IMPORTANCE OF COUNTRY ATTRIBUTION
6.23 The recording of imports by country of origin shows the direct relationship between the producing country (the country in which the goods originate) and the importing country. This information is regarded as essential for matters of trade policy and negotiations, administering import quotas or tariffs and other related economic analysis.
6.24 There are, however, limitations to the use of data compiled on a country of origin basis. In principle, export and import statistics will only match between two countries when exports are shipped directly from the country of origin to the country of final destination. Discrepancies occur when third countries are involved, that is, re-exports of merchandise traded through intermediate countries.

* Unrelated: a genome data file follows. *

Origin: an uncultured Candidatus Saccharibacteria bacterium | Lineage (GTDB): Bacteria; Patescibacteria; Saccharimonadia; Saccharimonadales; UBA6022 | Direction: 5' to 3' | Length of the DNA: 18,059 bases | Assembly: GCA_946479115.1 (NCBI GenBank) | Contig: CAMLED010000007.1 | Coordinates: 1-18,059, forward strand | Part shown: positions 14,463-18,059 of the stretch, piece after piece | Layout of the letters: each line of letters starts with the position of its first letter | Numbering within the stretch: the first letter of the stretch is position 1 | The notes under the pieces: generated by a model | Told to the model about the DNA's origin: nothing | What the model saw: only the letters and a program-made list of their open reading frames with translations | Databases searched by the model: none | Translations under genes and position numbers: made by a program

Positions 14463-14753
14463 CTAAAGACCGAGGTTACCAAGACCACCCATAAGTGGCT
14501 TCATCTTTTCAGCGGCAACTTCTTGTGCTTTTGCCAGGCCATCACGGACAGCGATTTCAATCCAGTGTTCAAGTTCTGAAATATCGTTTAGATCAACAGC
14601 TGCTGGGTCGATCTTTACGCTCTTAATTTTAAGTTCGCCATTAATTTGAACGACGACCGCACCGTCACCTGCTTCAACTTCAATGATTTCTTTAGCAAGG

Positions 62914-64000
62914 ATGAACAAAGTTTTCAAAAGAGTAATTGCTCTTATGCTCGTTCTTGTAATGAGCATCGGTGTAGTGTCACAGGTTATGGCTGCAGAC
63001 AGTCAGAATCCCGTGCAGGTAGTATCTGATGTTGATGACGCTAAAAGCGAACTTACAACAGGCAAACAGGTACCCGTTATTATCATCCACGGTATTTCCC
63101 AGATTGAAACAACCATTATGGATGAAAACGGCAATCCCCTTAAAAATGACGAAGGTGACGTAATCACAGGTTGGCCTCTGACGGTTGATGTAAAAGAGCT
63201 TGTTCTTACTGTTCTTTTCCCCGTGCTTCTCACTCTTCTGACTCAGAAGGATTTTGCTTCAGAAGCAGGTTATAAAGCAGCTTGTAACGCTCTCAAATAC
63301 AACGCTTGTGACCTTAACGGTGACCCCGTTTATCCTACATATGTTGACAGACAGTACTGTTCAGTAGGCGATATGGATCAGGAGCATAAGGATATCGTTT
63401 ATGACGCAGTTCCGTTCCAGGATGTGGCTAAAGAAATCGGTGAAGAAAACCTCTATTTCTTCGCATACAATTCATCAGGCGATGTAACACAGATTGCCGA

6.25 As an example, goods produced in China, sold and shipped to Australia, are later resold and dispatched to New Zealand. China's statistics should show these as exports to Australia, if at the time of export the goods are expected to remain in Australia. After a period of time has elapsed, Australia may then export the goods and record them as a direct transaction between Australia and New Zealand. New Zealand statistics would most likely not attribute the imports from Australia, but indicate that goods were imported from China (the country of origin). These trade movements complicate data comparability between partner countries.
6.26 Where countries also compile data by country of consignment this information can be used to explain differences in partner country statistics since it promotes the recording of the same transactions by exporting and importing countries. This offers the possibility of obtaining reasonably comparable statistics since goods recorded as exports by one country are to be recorded as imports by another.